If Toronto council is dysfunctional, don't blame the size — blame Giorgio Mammoliti
This October, 3 factors may lead to the controversial councillor losing his seat
Ever since Premier Doug Ford announced his desire to cut the size of Toronto council, there's been a lot of talk about dysfunction at Toronto city hall — and a lot of that dysfunction can be blamed squarely on one councillor: Giorgio Mammoliti.
He's a master of sparking chaos, and is responsible for some of the most frustrating moments at city hall over the last four years.
At a meeting of the city's public works committee in May, he brazenly and successfully took the $1 billion Finch West light rail project hostage, threatening to leave the meeting and break quorum unless the committee supported his move to delay approval for work on the project.
While those tactics were novel, the behaviour wasn't surprising. He does stuff like this all the time.
Every year, during the city's annual budget debate, he brings forward a slew of motions to do things like cut or cancel major programs (this year, he made a last-minute attempt to eliminate the entirety of the city's anti-poverty program), upload large chunks of city services to the province and procure a floating waterfront casino somehow.
But Mammoliti rarely commissions reports or brings these measures to committee like other councillors do. He's doing it all to put on a show.
Chaos inside and outside of city hall
Mammoliti's ability to create dysfunction at council meetings is limited by his attendance record — through to the end of July, he had missed 43 per cent of council votes this term — but he's also got a knack for being at the centre of controversies outside of city hall that often serve as a sideshow distraction to more serious news.
Recently, he made headlines for appearing on far-right Rebel Media for an interview where he called people living in Toronto Community Housing buildings in the Jane-Finch neighbourhoods "cockroaches." In an interview with CBC Radio's Metro Morning, community health worker Sabrina Gopaul called the comments "pure racism."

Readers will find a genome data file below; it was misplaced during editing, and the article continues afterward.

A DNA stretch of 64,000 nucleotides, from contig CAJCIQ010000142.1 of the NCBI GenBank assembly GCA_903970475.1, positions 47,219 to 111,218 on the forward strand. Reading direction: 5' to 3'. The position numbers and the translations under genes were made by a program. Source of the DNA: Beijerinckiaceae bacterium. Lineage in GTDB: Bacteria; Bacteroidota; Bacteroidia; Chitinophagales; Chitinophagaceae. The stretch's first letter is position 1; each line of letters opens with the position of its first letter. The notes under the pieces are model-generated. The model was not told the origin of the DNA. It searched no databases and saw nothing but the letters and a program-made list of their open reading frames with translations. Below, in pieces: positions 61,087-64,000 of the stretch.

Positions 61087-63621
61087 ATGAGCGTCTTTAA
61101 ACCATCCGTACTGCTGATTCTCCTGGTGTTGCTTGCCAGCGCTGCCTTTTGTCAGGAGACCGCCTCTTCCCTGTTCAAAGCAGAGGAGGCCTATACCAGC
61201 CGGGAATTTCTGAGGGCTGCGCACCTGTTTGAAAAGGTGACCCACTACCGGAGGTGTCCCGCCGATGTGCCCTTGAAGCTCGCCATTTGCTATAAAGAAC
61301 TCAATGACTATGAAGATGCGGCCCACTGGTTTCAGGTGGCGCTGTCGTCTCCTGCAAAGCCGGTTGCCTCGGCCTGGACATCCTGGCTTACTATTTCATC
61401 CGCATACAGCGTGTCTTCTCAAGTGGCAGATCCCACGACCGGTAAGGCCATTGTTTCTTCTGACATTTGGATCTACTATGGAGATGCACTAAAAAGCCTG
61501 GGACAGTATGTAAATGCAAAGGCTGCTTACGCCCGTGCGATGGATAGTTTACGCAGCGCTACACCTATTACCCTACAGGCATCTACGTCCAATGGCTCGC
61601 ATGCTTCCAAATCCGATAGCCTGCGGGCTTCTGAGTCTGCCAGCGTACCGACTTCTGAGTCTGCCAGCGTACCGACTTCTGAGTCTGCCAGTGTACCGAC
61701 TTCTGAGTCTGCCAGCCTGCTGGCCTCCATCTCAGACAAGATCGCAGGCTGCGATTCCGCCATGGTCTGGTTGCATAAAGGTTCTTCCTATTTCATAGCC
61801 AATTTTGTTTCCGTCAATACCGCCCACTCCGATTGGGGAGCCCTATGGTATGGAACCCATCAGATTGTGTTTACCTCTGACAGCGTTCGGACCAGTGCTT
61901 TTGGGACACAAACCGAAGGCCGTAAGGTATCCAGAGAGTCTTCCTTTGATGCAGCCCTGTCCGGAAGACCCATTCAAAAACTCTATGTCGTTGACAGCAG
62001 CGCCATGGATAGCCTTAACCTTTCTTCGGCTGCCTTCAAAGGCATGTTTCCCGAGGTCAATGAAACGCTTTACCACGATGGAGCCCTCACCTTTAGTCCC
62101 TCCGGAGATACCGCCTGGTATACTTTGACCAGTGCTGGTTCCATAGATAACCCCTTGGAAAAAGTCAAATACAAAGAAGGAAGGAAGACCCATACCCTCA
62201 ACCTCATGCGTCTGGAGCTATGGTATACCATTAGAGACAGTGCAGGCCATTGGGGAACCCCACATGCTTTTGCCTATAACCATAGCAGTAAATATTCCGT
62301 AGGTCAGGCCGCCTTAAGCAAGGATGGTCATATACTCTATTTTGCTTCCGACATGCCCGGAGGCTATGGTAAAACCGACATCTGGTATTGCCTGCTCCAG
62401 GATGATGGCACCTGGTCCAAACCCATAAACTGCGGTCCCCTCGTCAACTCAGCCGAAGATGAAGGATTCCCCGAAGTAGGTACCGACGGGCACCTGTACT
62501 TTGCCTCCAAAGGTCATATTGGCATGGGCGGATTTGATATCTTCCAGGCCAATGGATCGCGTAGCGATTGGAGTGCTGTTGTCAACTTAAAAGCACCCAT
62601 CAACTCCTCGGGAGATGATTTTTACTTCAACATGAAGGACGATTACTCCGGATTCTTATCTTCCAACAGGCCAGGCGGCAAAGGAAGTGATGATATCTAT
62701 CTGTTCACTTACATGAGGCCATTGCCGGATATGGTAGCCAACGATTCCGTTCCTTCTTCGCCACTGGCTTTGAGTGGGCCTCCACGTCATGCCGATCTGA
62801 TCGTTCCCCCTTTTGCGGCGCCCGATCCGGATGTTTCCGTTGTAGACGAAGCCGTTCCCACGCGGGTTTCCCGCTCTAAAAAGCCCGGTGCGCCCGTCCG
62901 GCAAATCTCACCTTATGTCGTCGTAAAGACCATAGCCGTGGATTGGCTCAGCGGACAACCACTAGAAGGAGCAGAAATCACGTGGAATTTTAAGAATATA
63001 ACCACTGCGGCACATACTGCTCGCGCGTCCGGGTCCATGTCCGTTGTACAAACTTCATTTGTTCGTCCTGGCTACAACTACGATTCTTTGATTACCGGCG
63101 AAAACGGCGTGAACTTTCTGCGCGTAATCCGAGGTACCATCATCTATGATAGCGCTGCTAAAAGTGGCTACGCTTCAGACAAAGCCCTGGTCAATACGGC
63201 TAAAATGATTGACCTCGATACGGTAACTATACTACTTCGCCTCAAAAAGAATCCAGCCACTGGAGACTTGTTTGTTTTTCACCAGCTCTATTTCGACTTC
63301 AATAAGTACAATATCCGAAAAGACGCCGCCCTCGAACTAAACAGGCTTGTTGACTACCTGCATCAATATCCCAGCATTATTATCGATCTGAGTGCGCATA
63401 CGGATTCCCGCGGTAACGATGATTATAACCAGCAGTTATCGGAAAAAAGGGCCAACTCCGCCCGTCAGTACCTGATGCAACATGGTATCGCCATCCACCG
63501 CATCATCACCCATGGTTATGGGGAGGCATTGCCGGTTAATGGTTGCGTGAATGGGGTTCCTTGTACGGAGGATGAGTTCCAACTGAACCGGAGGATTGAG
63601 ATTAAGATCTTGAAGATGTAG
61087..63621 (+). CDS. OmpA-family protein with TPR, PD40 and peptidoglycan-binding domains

That follows a series of public controversies that have made headlines over his multi-decade political career. He removed basketball hoops in his ward in a move he said would reduce drug dealing. He tried and failed to ban electronic dance music at the Exhibition grounds. He ran for mayor on a platform of turning Toronto Island into a red light district. He regularly commissions political cartoons depicting himself as a mighty hero, vanquishing all his enemies.
Beyond the public controversies, Mammoliti has also faced serious charges of unethical behaviour in private. In June of 2014, the city's integrity commissioner ruled that he improperly accepted $80,000 raised through a fundraising dinner. Council voted to dock him three months' pay.
More recently, Mammoliti was involved in a scandal involving the board of directors of the Toronto Parking Authority, after an investigation suggested he pushed for the board to acquire a piece of land at a price $2.6 million higher than its market value. Why? He wanted to install an absurdly-large flagpole on the land. The OPP later confirmed they were investigating the deal.
More Mammoliti? It's not a sure thing
Mammoliti has held municipal office since 1995, and doesn't plan to leave voluntarily any time soon. He signed up to run in the October 22 municipal election on the day nominations opened.
With long-tenured incumbents often comes a sense of inevitability — a belief they will forever hold office.
But there are three reasons to think Mammoliti could be vulnerable this fall.
First, he won with less than 50 per cent of the popular vote in the last two elections, which may not be enough in this year's race. If the election goes forward with a 25-ward model, he will be up against another long-time incumbent in Anthony Perruzza, as well as Tiffany Ford, a school trustee.
Second, his ward was won by an NDP candidate in June's provincial election, suggesting there might be an appetite for a more progressive local representative.
And he can thank Ford for the third and final one. If, as the premier and others have been saying, the people of Toronto really want a less dysfunctional Toronto council, a change here looks like the obvious place to start.